Measuring the Advantage of Kalman-Weighted Averaging for Auditory Brainstem Response Hearing Evaluation in Infants Purpose The purposes of this study were to (a) measure the effects of Kalman-weighted averaging methods on auditory brainstem response (ABR) threshold, latency, and amplitude; (b) translate lab findings to the clinical setting; and (c) estimate cost savings when ABRs can be obtained in nonsedated infants. Method ABRs ... Research Article
Research Article  |   June 01, 2015
Measuring the Advantage of Kalman-Weighted Averaging for Auditory Brainstem Response Hearing Evaluation in Infants
 
Author Affiliations & Notes
  • Barbara Cone
    The University of Arizona, Tucson
  • Linda W. Norrix
    The University of Arizona, Tucson
  • Disclosure: The authors have declared that no competing interests existed at the time of publication.
    Disclosure: The authors have declared that no competing interests existed at the time of publication.×
  • Correspondence to Barbara Cone: conewess@email.arizona.edu
  • Editor and Associate Editor: Larry Humes
    Editor and Associate Editor: Larry Humes×
Article Information
Hearing Disorders / Research Articles
Research Article   |   June 01, 2015
Measuring the Advantage of Kalman-Weighted Averaging for Auditory Brainstem Response Hearing Evaluation in Infants
American Journal of Audiology, June 2015, Vol. 24, 153-168. doi:10.1044/2015_AJA-14-0021
History: Received April 8, 2014 , Revised September 10, 2014 , Accepted January 11, 2015
 
American Journal of Audiology, June 2015, Vol. 24, 153-168. doi:10.1044/2015_AJA-14-0021
History: Received April 8, 2014; Revised September 10, 2014; Accepted January 11, 2015
Web of Science® Times Cited: 2

Purpose The purposes of this study were to (a) measure the effects of Kalman-weighted averaging methods on auditory brainstem response (ABR) threshold, latency, and amplitude; (b) translate lab findings to the clinical setting; and (c) estimate cost savings when ABRs can be obtained in nonsedated infants.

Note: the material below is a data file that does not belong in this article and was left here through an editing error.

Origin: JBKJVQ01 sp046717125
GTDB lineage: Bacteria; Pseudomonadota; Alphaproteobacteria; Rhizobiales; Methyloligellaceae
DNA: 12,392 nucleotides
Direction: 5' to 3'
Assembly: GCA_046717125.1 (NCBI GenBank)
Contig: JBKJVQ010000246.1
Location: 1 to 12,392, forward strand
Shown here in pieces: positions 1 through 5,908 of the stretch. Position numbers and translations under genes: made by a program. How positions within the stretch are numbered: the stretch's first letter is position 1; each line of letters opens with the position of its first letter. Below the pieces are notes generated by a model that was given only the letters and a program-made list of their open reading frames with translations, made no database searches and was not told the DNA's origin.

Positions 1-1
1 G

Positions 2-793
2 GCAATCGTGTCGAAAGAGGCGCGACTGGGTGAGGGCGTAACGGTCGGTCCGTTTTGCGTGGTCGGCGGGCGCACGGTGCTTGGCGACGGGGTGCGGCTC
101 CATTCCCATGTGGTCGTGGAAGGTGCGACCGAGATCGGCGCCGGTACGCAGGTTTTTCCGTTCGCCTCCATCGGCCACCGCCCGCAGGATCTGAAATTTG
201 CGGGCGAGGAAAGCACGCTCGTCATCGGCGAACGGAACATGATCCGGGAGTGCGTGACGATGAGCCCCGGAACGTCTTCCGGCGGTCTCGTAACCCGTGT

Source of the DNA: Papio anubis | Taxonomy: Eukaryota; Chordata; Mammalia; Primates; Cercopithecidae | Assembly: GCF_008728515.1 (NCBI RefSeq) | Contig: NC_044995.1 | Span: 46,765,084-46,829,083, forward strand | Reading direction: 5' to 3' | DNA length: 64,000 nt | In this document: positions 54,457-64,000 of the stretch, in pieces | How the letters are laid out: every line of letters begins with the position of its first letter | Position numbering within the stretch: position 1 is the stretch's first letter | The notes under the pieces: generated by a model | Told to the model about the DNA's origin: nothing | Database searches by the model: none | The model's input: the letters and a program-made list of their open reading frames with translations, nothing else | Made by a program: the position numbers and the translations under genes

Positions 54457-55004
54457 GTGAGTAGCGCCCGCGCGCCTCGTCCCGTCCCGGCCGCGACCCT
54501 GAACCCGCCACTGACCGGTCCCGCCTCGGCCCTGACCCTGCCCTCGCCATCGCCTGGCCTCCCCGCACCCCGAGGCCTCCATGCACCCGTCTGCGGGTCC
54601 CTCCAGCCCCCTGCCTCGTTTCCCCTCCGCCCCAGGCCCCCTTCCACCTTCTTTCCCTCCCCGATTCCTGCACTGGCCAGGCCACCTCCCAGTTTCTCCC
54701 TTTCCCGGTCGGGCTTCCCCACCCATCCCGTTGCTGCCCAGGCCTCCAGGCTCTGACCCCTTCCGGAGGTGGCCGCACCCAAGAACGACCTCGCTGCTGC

Method ABRs were recorded in 40 adults with normal hearing during induced motor noise conditions using the Kalman-weighted averaging method implemented on a commercial system, the Vivosonic Integrity (Vivosonic Inc., Toronto, Ontario, Canada). The device was then used to test 34 infants in awake and asleep states. The advantages of the Kalman-weighted averaging method were modeled in terms of time saved for conducting an ABR evaluation.

Results Kalman-weighted ABR threshold estimates were 6–7 dB lower than with conventional methods during induced motor noise. When used to obtain ABRs in infants who were awake, the number of sweeps required to obtain a result was significantly greater than that required for a sleeping infant but well within the range for clinical application.

Conclusions The use of Kalman-weighted averaging provides a measurable advantage over conventional methods and may reduce costs for the pediatric audiology practice.

Acknowledgments
This work was supported by Association for University Centers on Disability Grant RTOI-2010-03 awarded to Barbara Cone, principal investigator. Amy Marin and Christine Bartelt are acknowledged for their role in testing adult subjects and implementing the research protocol with efficiency and precision. We wish to acknowledge technical support and advice from Rafael Delgado of Intelligent Hearing Systems and Aaron Steinman of Vivosonic. We also acknowledge the helpful discussions with our colleagues David Velenovsky and James Dean as this project was developed.
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